Tony Karon writes: Don’t expect to hear about it in the presidential campaign debates, but the U.S. will leave Afghanistan locked in an escalating civil war when it observes the 2014 deadline for withdrawing combat troops set by the Obama Administration — and supported by Gov. Mitt Romney. The New York Times reported Tuesday that the U.S. military has had to give up on hopes of inflicting enough pain on the Taliban to set favorable terms for a political settlement. Instead, it will be left up to the Afghan combatants to find their own political solution once the U.S. and its allies take themselves out of the fight.
Washington has known for years that it had no hope of destroying the Taliban, and that it would have to settle for a compromise political solution with an indigenous insurgency that remains sufficiently popular to have survived the longest U.S. military campaign in history. Still, as late as 2009, the U.S. had hoped to set the terms of that compromise, and force the Taliban to find a place for themselves in the constitutional order created by the NATO invasion and accept a Karzai government it has long dismissed as “puppets.” This was the logic behind President Obama’s “surge,” which sent an additional 30,000 U.S. troops into the Taliban’s heartland, with the express purpose of bloodying the insurgents to the point that their leaders would sue for peace on Washington’s terms. But the surge ended last month with the Taliban less inclined than ever to accept U.S. terms as the 2014 departure date for U.S. forces looms.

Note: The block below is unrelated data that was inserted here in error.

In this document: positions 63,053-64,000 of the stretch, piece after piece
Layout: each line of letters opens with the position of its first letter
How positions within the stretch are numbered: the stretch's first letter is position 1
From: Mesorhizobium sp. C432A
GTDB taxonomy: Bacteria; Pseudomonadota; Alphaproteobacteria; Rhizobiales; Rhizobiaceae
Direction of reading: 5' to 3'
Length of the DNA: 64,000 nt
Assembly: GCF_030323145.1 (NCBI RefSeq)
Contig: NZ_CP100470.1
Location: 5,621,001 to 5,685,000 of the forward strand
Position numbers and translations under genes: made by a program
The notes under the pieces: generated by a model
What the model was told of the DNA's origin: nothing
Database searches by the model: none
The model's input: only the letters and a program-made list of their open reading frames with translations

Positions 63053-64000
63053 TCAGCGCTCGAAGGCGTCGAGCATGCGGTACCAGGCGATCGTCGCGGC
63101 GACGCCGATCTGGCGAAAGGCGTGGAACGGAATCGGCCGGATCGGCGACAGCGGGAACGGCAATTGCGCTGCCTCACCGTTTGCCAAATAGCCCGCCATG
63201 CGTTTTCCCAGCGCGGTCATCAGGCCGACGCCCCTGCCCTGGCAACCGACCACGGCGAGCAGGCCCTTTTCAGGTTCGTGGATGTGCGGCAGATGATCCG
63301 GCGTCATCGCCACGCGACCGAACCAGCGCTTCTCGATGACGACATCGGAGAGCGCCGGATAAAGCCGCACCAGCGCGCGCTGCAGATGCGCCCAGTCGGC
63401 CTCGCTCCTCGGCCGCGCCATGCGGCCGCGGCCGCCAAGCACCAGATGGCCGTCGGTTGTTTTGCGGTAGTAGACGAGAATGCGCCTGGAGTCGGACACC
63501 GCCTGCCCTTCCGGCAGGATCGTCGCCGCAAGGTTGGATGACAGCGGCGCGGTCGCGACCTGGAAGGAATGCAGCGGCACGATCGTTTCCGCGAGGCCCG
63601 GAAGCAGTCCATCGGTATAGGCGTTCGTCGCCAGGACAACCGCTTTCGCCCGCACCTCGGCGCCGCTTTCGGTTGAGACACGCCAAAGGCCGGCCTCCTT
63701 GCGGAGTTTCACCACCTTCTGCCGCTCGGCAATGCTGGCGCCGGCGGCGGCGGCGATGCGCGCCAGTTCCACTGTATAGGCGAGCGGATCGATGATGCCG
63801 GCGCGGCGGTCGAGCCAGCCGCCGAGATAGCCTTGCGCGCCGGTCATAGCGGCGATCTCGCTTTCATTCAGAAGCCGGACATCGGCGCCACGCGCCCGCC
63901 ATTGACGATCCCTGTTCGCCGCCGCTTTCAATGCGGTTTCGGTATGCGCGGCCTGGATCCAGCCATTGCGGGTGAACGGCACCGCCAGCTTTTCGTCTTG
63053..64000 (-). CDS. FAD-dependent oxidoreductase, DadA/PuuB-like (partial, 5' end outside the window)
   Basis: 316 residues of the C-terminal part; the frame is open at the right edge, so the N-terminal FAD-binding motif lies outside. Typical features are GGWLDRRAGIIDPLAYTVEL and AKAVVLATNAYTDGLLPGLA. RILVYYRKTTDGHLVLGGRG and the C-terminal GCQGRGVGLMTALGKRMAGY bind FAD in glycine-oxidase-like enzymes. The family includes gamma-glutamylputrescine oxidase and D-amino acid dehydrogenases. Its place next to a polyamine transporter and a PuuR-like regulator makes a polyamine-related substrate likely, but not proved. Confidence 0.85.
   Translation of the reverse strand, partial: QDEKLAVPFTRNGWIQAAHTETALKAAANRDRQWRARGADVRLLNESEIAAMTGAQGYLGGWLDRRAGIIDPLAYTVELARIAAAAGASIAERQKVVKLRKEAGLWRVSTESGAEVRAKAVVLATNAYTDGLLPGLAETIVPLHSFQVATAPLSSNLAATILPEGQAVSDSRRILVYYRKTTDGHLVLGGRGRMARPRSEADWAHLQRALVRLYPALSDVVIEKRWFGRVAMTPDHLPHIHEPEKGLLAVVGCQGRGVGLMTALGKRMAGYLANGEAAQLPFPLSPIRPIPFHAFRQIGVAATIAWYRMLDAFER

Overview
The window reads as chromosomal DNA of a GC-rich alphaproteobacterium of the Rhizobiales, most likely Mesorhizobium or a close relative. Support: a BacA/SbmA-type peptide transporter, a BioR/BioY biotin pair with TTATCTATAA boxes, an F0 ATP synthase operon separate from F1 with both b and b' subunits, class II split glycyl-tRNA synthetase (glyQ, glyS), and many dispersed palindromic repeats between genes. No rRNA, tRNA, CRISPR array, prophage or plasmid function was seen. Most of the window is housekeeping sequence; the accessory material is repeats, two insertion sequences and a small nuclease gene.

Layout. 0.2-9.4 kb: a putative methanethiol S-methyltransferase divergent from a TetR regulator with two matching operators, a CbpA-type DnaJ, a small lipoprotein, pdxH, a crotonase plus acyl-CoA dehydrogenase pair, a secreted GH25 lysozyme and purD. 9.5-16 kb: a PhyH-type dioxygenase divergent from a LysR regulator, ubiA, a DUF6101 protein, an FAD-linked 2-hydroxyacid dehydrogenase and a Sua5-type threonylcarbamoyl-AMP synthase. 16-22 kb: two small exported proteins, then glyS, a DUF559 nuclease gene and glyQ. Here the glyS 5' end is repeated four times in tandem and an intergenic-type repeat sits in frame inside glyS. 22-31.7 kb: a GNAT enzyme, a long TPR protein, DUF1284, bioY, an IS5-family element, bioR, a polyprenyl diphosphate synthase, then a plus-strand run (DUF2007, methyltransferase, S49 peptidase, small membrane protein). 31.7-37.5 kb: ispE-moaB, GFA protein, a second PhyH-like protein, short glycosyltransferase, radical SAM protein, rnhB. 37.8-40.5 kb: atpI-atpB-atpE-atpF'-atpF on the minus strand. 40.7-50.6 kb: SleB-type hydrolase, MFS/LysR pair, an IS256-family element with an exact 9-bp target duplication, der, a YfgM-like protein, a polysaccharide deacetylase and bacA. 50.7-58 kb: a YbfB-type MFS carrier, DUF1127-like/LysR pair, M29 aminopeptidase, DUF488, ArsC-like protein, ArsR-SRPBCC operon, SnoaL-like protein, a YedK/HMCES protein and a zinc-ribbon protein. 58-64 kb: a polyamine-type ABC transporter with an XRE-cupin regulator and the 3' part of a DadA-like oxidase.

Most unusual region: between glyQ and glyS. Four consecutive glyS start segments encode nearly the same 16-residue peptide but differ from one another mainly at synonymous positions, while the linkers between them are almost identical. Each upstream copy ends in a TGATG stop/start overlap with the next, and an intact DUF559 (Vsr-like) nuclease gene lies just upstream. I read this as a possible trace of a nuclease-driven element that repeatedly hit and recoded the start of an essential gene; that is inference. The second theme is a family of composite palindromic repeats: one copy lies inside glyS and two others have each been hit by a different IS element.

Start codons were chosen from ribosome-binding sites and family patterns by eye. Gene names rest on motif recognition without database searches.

Now, according to the Times, the best case scenario has been reduced to on in which, as a result of NATO’s training and armaments, “the Taliban find the Afghan Army a more formidable adversary than they expect and [will] be compelled, in the years after NATO withdraws, to come to terms with what they now dismiss as a ‘puppet’ government.” Some would see that as another in a long line of optimistic assessments. The Afghan security forces, or at least its ethnic Tajik core, may well find the political will to fight the Pashtun-dominated Taliban, and the means to prevent themselves from being overrun. But it’s a safe bet that the security forces will control considerably less Afghan territory than NATO forces currently do. [Continue reading...]
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